Highlights from “Advancing Ohio’s Urban Agenda”

On our journey from Cincinnati to Columbus to Cleveland for the joint ULI/GOPC/LOCUS event series, “Advancing Ohio’s Urban Agenda: Walkable Communities for Globally Competitive Cities,” trends amongst the three cities became apparent as participants engaged in the dialogue about addressing the market demand for walkable development in Ohio. We were able to capture some of these trends in both text and film (yes, videos are coming!) form and would like to share some of the key highlights with you.

Highlights from the Events:

  • Millennials (aka Generation Y) are shifting market demand and cities in Ohio must meet that demand for walkable, urban development in order to remain globally competitive.
  • As more walkable development (approximately 100-500 meters in diameter of mixed-use, pedestrian-friendly development) is added to areas, their property values increase and the local market improves.
  • Transportation drives development. If developers build quality products in the right locations with access to urban-friendly transportation systems, they will get a price premium. Seventy percent of ballots across the nation to increase sales tax to fund public transportation have passed.
  • Parking is part of the transportation system. The space needed for cars can decrease with decked garages and underground parking. Parking ratios can decrease by encouraging double and triple uses of parking spaces at different times of the day and week with various activities and events.
  • In response to the high cost of living in walkable places for residents, developers should create more walkable places and include affordable housing.
  • Developing walkable urbanism often requires a private-public partnership. The role of “place management” (such as that of business improvement districts) cannot be overstated. The private sector can lead the way with support from the public sector.
  • Place-based and regional governance is needed to identify target areas for densification and investment. These areas should have the capacity, infrastructure and transportation systems to support dense, walkable development.
  • The right mix of residential, office and retail depends on the location and business cycle of the area. It’s a good idea to have a mix that encourages activity at all times of the day. Generally, retail follows residents. See Chris Leinberger’s presentation for the six typologies of walkable development; varying product types and mixes perform differently.
  • By reusing structures with “great bones,” reinvesting in central business districts, and updating our zoning and form based codes, we can solve many of our cities’ vacancy issues.
  • We need to stop subsidizing the kind of development that will not help us stay competitive and start strategically planning how to become what we would like to be in the future. Using comprehensive plans to make decisions and focus resources is important. As Chris Leinberger pointed out, we need to decide if we want to join the 21st century economy, and if so, and how we want to build. Each of us has the opportunity to be agents of change, each with our own respective roles.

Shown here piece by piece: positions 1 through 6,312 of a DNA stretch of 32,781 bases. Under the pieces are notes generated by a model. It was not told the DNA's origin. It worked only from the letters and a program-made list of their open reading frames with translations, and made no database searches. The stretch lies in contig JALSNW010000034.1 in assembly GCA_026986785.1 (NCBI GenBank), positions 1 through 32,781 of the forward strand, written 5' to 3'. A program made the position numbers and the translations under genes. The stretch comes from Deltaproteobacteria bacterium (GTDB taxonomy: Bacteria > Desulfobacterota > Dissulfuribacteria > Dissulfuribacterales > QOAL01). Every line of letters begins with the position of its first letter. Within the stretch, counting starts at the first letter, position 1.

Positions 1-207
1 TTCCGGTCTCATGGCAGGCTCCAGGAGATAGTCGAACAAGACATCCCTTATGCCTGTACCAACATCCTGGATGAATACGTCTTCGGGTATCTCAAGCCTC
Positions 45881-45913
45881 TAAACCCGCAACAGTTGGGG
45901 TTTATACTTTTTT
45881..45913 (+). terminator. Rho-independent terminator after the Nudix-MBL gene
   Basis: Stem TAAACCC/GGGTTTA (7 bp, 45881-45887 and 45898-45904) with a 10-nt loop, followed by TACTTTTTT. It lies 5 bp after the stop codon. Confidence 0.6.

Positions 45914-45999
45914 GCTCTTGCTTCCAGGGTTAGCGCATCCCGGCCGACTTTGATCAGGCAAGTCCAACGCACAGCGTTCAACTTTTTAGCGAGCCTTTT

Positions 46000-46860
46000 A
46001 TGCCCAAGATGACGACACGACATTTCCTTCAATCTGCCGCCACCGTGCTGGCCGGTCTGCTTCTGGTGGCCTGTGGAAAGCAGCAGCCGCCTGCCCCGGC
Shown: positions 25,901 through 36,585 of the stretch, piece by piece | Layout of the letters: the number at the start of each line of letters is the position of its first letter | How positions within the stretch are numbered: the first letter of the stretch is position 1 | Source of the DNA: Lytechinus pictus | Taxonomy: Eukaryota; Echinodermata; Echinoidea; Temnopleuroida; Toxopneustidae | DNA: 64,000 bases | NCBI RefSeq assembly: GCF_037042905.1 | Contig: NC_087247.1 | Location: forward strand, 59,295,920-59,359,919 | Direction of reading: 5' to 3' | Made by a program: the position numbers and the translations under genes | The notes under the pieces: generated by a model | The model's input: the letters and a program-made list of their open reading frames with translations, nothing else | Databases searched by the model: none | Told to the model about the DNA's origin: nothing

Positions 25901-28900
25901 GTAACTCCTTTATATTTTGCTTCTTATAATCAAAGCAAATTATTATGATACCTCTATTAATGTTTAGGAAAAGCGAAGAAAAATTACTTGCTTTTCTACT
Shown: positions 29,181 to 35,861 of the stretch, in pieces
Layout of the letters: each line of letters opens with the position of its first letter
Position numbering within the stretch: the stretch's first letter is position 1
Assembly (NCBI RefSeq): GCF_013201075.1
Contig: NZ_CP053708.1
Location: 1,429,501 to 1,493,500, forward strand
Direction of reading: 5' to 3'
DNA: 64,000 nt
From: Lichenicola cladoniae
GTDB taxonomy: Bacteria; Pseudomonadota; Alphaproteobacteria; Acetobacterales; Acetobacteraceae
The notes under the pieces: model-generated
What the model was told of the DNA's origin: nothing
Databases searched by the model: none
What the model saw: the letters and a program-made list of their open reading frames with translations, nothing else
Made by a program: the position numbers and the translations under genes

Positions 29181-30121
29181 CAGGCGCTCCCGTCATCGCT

• GOPC and LOCUS can help developers and real estate professionals provide a voice for walkable, sustainable development in policy at the state and federal levels.

The discussions that ensued in each of the cities during these events brought up a diversity of topics, including the high cost of drivable suburban infrastructure, the importance of jobs and business attraction, the role of education, the effect of great public spaces, the market demand of the “creative class,” the impact of technology, and the roles that individuals can plan in creating change in Ohio’s cities.

Stay tuned for more information and videos from these events!

Urban Attraction in Ohio

The recent upsurge in demand for rental properties in Columbus’ downtown neighborhoods has gained increasing exposure in news sources. The Columbus Dispatch article “Urban Renewal” notes that, “The urban-living renaissance is real” and that

“more and more people, especially young singles, have come to demand the benefits that only city life can bestow: restaurants, entertainment, parks and workplaces within walking distance; a lively atmosphere; and plenty of other young professionals as neighbors.”

These trends are also apparent in U.S. Census data: between 2000 and 2010, the City of Columbus grew in population by 10.6%.

National trends, cited by the likes of LOCUS President Chris Leinberger and the Urban Land Institute, have suggested that both Baby Boomers and Generation Y are moving back to inner cities to take advantage of the many available amenities and walkable communities. At Greater Ohio Policy Center, we were interested in finding whether these trends held true for Ohio’s eight largest cities.

An upcoming GOPC report will explain the trends for Baby Boomers and Generation Y living in and around Ohio’s major cities. The graphs below present a preview of some of our findings:

Figure 1. The above chart compares the percentage of Baby Boomers (born between 1946 and 1965 for this study) and Generation Y (born between 1981 and 2000 for this study) in the City of Columbus and the surrounding metropolitan area between 1970 and 2010. There was a 6.04% growth of Generation Y in City of Columbus from 2000 to 2010. Source: U.S. Census.